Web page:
I stopped talking, looked at my neighbor and said: “You are not painting. Let’s have a cup of coffee.”

I went into the house and returned with coffee, a Kenyan brand.

When I took up the story again, I approached it from a different angle. “There was a man who went about it systematically. To begin with he rented a car. Then he drove home and changed license plates, after which he turned the radiator towards the province of Småland. Traffic was light.

“On the other side of a county boundary he turned off from the main road and drove into a narrow forest road. After a couple of kilometers, he stopped the car on the fringe of a clearing. There was a black Volvo. He knew it belonged to Östen Stormsjö. He walked along a barely beaten track the last two hundred meters to the deserted village where the summer cottage was.

“He walked carefully, but it crackled and creaked when he trampled on dry sprigs and twigs. He stopped and looked at the cottage. He stood still for a long while, listening to sounds. He took the gloves out of the plastic bag. Birdcalls; a frog croaked in some small woodland mere; the vague whisper of the wind; rustling leaves and the fast running of a squirrel up a tree-trunk almost sounded deafening in the silence. Sunset colored the firmament red. The heat was on. The heat wave was at its peak and would remain for some time.

“Darkness loomed. After a while, light was turned on in one of the windows. He carefully put his hands into his coat pockets. The guns were in plastic bags, heavy and safe. He was calm.

“Two hundred and fifty thousand crowns were strictly speaking not enough, but she had been definite about it from the beginning. Two hundred and fifty or nothing at all! He was not the only one, she had said. When he explained to her how much it would cost him to fix an alibi, she agreed to pay the extra. Reluctantly, she had produced thirty thousand more. Be that as it may, you cannot cross the border to criminal activities without making sure of a financial reserve to fall back on.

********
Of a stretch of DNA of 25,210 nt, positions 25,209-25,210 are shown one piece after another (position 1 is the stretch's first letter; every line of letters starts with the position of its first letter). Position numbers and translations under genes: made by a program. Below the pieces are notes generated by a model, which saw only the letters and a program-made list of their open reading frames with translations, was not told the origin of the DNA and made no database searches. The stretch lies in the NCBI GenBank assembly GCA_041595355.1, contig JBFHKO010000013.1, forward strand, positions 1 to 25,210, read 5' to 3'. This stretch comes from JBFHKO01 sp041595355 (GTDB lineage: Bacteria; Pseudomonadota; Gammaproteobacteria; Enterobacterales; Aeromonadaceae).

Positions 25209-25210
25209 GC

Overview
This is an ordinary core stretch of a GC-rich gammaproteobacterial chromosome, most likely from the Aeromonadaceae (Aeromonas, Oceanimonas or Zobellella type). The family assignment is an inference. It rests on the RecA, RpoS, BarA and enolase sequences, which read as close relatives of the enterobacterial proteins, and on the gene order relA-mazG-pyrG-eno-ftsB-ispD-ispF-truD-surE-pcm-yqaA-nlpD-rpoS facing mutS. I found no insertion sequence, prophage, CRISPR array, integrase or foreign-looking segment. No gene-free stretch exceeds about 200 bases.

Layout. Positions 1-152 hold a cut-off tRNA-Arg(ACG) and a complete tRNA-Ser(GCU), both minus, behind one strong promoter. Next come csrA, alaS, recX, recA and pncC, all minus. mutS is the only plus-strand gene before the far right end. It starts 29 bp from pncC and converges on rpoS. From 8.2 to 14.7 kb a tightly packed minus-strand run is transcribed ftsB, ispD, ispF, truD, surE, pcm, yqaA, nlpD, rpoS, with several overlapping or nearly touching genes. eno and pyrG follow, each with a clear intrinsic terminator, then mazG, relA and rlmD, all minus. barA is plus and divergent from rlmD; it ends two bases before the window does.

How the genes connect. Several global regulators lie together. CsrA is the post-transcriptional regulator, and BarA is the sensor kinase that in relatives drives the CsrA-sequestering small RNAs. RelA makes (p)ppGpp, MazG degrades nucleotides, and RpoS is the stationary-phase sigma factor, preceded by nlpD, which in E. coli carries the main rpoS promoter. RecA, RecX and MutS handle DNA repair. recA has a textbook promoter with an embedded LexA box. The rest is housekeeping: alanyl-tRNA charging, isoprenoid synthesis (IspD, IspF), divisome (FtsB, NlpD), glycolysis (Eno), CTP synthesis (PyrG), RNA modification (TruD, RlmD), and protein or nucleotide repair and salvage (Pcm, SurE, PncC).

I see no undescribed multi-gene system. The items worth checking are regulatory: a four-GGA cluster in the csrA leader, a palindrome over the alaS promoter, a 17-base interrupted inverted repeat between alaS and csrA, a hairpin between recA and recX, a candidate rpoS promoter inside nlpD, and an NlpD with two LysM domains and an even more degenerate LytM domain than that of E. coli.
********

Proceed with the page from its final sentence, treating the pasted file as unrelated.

“Are you talking about yourself in third person singular now?” my neighbor asked.

I ignored her question. “The man moved towards the cottage and carefully went round the corner at the same time as he put on the gloves,” I said. “The pedophile and rapist sat inside the glazed-in veranda that obviously was an addition to the cottage. The door was open. Soundlessly, the assassin slipped into the house. There were no creaking floorboards, only new, brown-painted planks. They would not creak for many years to come.

“He looked into the room and caught sight of a wall calendar. He got an idea. The intended victim was reading a book. He did not hear the light rustle when the weapon was brought out of the coat pocket and released from its plastic bag. The hired murderer stood behind the man’s back.

“The victim only managed to feel the light touch of the muzzle at the same moment as the gun went off, and the bullet entered his temple with a smacking noise and went out the other side. The head fell to one side; some blood and substance ran out, less than the perpetrator had expected. The book fell to the floor.

“It was an old Nancy book!

“The hired murderer walked to the door, dropped his hand into his left coat-pocket, fished up another weapon, released it out of the plastic and discharged one more shot into the air. Then he returned to his victim. With some difficulty he worked the second weapon into the dead man’s right hand. The index finger on the trigger. Just like that. The arm dangling across the elbow-rest. Good! It would not be an easy task for the forensic laboratory, the perpetrator thinks.